Kolbe: How to build the perfect team.

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So far in this series of articles I have concentrated on the Kolbe A index and how its use can benefit both individuals and teams. This time I will talk about the other tools that are available particularly the Kolbe B and C index and their use.

The indexes correct titles are really “Kolbe Conative Index” which from here are referred to as KCI, I will start with a definition that is taken from Kathy Kolbe’s book “Conative Connection.”

Conation: Conation is the area of one’s active mentality that has to do with desire, volition and striving. The related conatus is the resulting effort or striving itself, or the natural tendency or force on one’s mental makeup that produces an effort.

Conative: is the term in psychology that describes anything to do with conation.

All these words come from the Latin conatus, past participle of the verb conari (to try). The Scottish philosopher William Hamilton (1788-1856) considered conation to be one of the three divisions of the mind, the one that included desire and volition, the other two being cognition (perception, awareness) and feeling.To recap: the Kolbe A Index (KCI-A) gives an individual’s Modus Operandi (MO) and shows their instinctive strengths thus how they will best operate.

The Kolbe B Index (KCI-B) focuses on the methods a jobholder perceives are necessary for success; a questionnaire similar to the KCI-A with results on the same four-mode grid makes it straightforward to detect similarities and differences between realities (KCI-A) and self-expectations (KCI-B). The information highlights obstacles that keep workers from functioning through their instinctive strengths.

The Kolbe C Index (KCI-C) is completed by the business owner or the individual’s immediate supervisor (traditionally, this would have been the practice owner but there is an argument for the business manager taking this role). Again the result appears in the four-mode grid for easy comparison.

We have a situation where we now have available to compare:

KCI-A = Individual’s instinctive Talent

KCI-B = Jobholder’s self-expectations

KCI-C = Job requirements or functional necessities

Comparing A and B gives a sense of how much strain you may be under because of the pressure put on yourself. Comparing A and C indicates whether the organisation is limiting the individual’s opportunity to achieve, therefore causing tension in the workplace. Comparing B and C can explain differing perceptions of the role.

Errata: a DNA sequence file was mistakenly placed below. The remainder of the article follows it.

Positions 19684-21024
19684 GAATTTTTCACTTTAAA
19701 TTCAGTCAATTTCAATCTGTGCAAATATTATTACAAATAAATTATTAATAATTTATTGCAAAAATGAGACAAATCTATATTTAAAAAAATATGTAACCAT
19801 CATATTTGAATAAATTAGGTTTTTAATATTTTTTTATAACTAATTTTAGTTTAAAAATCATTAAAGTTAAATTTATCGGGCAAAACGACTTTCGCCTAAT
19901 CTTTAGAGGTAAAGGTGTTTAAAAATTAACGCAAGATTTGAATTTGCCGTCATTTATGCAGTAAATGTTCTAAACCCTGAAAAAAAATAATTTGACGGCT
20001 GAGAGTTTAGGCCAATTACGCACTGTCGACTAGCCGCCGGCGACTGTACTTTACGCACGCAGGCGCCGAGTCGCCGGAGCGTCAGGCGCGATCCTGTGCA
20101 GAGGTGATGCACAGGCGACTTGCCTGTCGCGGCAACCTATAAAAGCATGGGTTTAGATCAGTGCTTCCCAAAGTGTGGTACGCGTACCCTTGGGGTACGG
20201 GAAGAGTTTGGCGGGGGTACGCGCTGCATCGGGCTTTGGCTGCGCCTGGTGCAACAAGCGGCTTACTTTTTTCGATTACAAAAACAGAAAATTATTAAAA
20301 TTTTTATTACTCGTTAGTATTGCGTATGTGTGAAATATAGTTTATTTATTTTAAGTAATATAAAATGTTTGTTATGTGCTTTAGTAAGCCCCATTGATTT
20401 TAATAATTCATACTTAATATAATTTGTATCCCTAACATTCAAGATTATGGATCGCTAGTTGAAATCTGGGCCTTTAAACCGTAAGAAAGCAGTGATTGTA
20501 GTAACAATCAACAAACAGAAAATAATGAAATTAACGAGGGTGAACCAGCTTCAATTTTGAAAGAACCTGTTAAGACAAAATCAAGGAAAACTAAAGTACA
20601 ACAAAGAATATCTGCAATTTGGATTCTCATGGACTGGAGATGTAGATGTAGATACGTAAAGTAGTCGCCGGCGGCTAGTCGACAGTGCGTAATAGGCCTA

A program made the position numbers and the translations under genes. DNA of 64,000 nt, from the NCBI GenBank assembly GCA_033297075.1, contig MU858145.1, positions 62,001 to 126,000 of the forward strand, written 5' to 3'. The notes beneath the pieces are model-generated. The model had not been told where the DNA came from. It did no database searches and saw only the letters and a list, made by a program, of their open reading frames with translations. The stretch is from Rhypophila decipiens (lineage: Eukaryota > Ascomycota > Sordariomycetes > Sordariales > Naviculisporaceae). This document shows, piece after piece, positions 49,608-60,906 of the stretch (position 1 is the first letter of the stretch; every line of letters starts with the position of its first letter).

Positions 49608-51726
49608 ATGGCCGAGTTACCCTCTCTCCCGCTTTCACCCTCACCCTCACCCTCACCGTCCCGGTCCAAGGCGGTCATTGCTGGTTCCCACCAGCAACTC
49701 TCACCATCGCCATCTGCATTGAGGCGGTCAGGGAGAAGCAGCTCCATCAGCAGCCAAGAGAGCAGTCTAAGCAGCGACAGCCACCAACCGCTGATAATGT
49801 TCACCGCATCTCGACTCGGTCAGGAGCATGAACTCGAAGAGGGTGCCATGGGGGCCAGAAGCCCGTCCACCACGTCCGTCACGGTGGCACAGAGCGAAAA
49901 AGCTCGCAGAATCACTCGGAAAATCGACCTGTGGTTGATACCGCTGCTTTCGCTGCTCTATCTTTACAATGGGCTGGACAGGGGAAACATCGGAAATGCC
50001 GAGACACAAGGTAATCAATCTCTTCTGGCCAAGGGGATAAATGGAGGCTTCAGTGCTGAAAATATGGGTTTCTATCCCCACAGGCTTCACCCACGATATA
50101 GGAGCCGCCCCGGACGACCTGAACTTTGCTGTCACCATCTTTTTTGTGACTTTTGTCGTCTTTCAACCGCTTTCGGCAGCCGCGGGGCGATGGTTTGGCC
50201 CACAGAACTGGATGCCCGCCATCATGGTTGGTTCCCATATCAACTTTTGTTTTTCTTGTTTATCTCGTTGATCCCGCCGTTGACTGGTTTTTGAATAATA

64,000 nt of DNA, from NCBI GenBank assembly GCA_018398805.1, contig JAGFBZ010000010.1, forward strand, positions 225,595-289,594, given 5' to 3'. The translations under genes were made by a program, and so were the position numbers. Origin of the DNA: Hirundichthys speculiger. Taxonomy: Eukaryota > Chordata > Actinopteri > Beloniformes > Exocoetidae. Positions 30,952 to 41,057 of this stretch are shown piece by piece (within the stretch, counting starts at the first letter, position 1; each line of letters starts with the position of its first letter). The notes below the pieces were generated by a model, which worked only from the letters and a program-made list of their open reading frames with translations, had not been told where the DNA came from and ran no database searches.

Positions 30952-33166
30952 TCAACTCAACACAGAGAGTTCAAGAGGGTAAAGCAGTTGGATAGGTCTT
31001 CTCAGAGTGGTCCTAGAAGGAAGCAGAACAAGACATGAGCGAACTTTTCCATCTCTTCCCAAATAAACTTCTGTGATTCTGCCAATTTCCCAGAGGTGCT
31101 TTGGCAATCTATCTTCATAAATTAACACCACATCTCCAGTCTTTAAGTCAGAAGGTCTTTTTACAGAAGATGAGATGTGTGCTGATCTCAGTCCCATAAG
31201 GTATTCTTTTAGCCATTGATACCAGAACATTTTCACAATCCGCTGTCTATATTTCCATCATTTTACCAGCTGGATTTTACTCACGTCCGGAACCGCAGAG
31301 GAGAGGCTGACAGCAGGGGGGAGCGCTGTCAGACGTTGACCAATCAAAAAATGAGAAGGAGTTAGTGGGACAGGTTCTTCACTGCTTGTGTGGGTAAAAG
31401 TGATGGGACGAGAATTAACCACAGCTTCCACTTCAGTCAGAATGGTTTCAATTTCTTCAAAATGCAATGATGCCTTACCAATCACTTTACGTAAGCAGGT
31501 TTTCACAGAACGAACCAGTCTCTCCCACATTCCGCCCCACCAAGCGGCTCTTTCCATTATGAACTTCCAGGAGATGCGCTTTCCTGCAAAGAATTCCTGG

How to apply in a practice – I presume that the existing team members and management are all aware of their KCI A results. The time has come to recruit a new team member, from the analysis of existing KCI-A any operating zones that are lacking can be identified. The manager completes the KCI-C for the post to be filled and the search begins.

Firstly look at the current team members. Are any of them more suited to work in the vacant post than where they are currently? Is there a nurse with really high fact find that is clashing because her current role needs an individual who prevents in fact find? Her skills may well be more suited to an administrative or front desk role.

OK, the decision has been made to recruit from outside the current set up. Throw your recruitment net in the usual manner until you are in a position to have the final three or four candidates and at this point you ask them to take the KCI-A.

This is where a lot of business owners baulk, they seem to think that spending $48 is throwing money away. The logic for investing in the Index at this stage is that if you get the wrong person it will cost you immeasurably more in poor performance of the individual and other team members. Then you will have to go through the whole process of removing the wrong cog from the machine, fraught with potential difficulties, and start the recruitment again.

With the A index you are in a position to see who “fits” both with the post and with the skills of the other team members. If you are still torn between, say, a couple on a final shortlist then use the KCI-B to see what the make of the prospective job and the conative skills required. A final comparison should hopefully give a successful and happy result for all parties.

In the short and long term an unhappy and unfulfilled team member does nobody any good. They will not function at anywhere near their best, they will bring the performance levels of the rest of the team down and the resulting organisation operates way below its optimum.

It is estimated that something approaching 50% of staff recruited stay in post for less than 12 months. The cost in terms of time, money and team morale is immeasurable, isn’t it time you took your team recruitment and retention procedures up to the level of your clinical skills?

Take the Kolbe A Index

One Response

  1. Hi Alun,
    I just wanted clarify something for your readers in your nice post regarding Hiring with Kolbe. It should be noted that the Kolbe A and C Indexes of the supervisor (for the new position) would be put into Kolbe’s RightFit process and a Range of Success for the position would be created. Then when you have your selected few finalist, as you noted above, each finalist is rated against the Range of Success. The finalists are given a letter grade so you know who matches up with the position well and who does not. The RightFit process keeps it all simple and straightforward.

    Like

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